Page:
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Gordon Ramsay's Great Escape: 100 Classic Indian Recipes Paperback – 2 Feb 2012


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Product details

  • Paperback: 272 pages
  • Publisher: HarperCollins (2 Feb. 2012)
  • Language: English
  • ISBN-10: 0007353103
  • ISBN-13: 978-0007353101
  • Product Dimensions: 19.6 x 2.4 x 25.2 cm
  • Average Customer Review: 4.5 out of 5 stars  See all reviews (44 customer reviews)
  • Amazon Bestsellers Rank: 301,286 in Books (See Top 100 in Books)

More About the Author

Gordon Ramsay's radical career change at 17 years old led him to London and to fame and fortune as chef, restaurant-empire-builder and celebrity. He has earned an extraordinary 12 Michelin stars for his restaurants in London and New York.

Now a celebrated television presenter, Gordon's award-winning television series include Ramsay's Kitchen Nightmares, The F Word and Hell's Kitchen.

He has published many bestselling cookbooks including Gordon Ramsay Makes It Easy, Sunday Lunch, Fast Food, 3*** Chef, Gordon Ramsay's Healthy Appetite and Ramsay's Best Menus - all published by Quadrille.

Gordon was appointed OBE in 2006.

Product Description

Review

“Gordon unveils his hottest recipes ever […] forget those takeaways”
The Times Weekend

“The 100 recipes are for curious entry-level cooks as well as experienced hands on the lookout for unusual spice combos, as Ramsay has gone beyond the curry house in his search for authentic recipes […] recipes are properly tested, the instructions clear and the photography is a visual feast”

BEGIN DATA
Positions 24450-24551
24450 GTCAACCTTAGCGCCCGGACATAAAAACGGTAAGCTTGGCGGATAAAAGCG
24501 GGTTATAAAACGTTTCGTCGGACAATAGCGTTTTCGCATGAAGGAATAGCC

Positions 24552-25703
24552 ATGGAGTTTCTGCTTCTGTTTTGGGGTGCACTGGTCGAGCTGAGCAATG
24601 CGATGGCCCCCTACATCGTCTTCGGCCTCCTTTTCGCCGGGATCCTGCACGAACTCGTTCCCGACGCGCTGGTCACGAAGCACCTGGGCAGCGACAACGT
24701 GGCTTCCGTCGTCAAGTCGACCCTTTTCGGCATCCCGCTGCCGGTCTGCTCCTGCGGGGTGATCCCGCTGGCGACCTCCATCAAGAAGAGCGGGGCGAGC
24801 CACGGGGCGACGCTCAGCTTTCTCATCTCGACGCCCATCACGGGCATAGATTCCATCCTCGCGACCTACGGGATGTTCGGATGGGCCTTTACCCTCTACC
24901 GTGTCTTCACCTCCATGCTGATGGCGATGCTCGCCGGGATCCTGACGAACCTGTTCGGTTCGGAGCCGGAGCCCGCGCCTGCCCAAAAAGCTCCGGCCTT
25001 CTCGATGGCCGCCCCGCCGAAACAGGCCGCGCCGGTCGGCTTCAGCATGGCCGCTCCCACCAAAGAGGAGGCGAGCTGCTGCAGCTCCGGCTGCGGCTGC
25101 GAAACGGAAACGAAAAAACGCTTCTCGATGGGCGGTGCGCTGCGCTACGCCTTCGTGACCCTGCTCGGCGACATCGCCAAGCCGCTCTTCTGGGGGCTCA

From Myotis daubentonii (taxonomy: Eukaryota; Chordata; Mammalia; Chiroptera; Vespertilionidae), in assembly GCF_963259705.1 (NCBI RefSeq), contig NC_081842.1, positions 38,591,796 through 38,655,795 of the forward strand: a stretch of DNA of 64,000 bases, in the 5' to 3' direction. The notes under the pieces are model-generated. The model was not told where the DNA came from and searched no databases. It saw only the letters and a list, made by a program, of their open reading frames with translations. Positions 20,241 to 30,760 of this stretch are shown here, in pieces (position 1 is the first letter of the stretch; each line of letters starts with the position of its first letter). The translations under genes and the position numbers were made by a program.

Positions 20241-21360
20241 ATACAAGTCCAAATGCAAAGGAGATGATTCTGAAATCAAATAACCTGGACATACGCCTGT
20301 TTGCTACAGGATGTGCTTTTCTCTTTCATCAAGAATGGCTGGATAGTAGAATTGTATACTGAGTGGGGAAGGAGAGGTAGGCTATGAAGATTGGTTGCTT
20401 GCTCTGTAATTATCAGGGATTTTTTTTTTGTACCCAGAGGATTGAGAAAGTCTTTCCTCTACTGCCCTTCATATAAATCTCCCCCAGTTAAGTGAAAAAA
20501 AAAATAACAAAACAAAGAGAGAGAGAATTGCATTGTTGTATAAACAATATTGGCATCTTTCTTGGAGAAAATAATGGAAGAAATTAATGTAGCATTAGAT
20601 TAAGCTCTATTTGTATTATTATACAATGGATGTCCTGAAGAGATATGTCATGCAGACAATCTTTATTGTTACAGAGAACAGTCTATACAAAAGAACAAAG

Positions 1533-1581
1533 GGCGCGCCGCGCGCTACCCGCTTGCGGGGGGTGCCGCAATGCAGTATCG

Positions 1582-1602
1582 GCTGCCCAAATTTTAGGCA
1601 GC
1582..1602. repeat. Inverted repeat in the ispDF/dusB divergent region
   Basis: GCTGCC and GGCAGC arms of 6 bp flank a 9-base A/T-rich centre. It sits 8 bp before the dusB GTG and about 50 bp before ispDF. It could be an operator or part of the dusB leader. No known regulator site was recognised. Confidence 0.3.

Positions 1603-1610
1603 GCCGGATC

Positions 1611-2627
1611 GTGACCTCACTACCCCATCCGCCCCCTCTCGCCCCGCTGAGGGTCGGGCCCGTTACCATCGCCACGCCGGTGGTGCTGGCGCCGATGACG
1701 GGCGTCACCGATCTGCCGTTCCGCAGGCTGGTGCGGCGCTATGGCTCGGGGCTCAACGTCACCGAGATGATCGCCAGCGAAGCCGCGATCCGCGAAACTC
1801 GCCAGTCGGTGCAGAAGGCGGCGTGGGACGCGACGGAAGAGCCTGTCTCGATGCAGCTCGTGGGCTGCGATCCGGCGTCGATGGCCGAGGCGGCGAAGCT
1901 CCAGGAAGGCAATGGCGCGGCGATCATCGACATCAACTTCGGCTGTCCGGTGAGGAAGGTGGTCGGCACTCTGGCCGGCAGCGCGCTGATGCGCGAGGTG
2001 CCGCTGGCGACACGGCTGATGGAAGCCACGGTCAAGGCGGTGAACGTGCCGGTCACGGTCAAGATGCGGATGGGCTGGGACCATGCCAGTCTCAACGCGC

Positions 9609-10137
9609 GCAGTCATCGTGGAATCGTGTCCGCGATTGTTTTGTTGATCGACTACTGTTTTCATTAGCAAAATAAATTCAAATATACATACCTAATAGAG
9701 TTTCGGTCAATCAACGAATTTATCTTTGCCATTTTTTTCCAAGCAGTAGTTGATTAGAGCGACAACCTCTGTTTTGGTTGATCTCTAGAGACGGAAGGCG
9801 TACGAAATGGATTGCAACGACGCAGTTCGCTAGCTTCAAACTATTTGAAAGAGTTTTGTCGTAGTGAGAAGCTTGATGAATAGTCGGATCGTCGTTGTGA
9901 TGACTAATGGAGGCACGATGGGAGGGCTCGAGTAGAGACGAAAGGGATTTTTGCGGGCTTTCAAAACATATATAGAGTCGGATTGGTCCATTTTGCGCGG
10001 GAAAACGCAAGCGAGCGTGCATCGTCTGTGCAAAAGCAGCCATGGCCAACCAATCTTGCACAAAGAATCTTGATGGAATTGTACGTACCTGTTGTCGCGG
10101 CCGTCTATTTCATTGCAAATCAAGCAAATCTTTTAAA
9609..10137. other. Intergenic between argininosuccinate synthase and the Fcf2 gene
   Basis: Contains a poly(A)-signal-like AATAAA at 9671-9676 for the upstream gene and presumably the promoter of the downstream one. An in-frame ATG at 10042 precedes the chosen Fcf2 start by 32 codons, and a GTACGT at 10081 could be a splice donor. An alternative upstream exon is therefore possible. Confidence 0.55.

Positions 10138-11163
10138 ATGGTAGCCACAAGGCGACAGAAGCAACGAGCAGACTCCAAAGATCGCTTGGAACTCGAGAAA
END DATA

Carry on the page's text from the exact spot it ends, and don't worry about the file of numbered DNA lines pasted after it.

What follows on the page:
Time Out****

“Delectable”
Heat

About the Author

Gordon Ramsay's radical career change at 17 years old led him to London and to fame and fortune as chef, restaurant-empire-builder and celebrity. Gordon has published nine bestselling recipe books, a hugely successful autobiography and has starred in a stream of successful television series including the award-winning Ramsay’s Kitchen Nightmares, Hell’s Kitchen and The F Word. He was appointed OBE in 2006.


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Customer Reviews

4.5 out of 5 stars

Most Helpful Customer Reviews

5 of 5 people found the following review helpful By A Customer of AMAZON-UK! on 6 May 2010
Format: Hardcover
...the subtitle adequately sums up GR's chunky new book, published to coincide with the TV programme of the same name:

Gordon Ramsay's Great Escape.

But, in reality, it is far more.
With raised lettering to the D/J's main title, a relaxed and still rugged GR adorns the front cover, sharing his enthusiasm for India - its food and its life.

'...My own love affair with Indian food started when my mother made me my first curry as a child.
Granted, Mum's inauthentic curries were nothing like what we're used to today - hers were mostly flavoured with curry powder with the occasional handful of sultanas thrown in - but to us the flavours seemed exotic and mesmerising and I was hooked. Since I left home and started working, Friday night curries have become a ritual. Like most people, I have had favourite dishes, which I would order time and time again, but overall I felt pretty comfortable with the food and thought that I knew quite a bit about Indian cuisine.
How wrong I was!..........

...When the opportunity came for a culinary adventure in India, the choice was simple. This was the chance of a lifetime to escape from the grind of daily life and discover the truth about Indian cuisine....'

From the d/j inner flap:

'.......to experience for himself the stunning diversity of this extraordinary country's culinary traditions......Gordon immersed himself in all that India has to offer, tasting his way from region to region.....
Throughout this epic trip, GR cooked with some of India's most accomplished chefs, acquiring and refining new cooking techniques with a staggering variety of ingredients.........'

The use of the adjective 'staggering' is certainly not understated!
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2 of 2 people found the following review helpful By I. Darren TOP 1000 REVIEWER on 30 April 2012
Format: Paperback
Traditionalists and purists of Indian food may scoff and sniff at this, but three-star Michelin chef Gordon Ramsay has put his immense talents to learning and translating the basics of Indian cookery whilst, at the same time, putting his own style and making the dishes easy for the home cook to prepare and enjoy.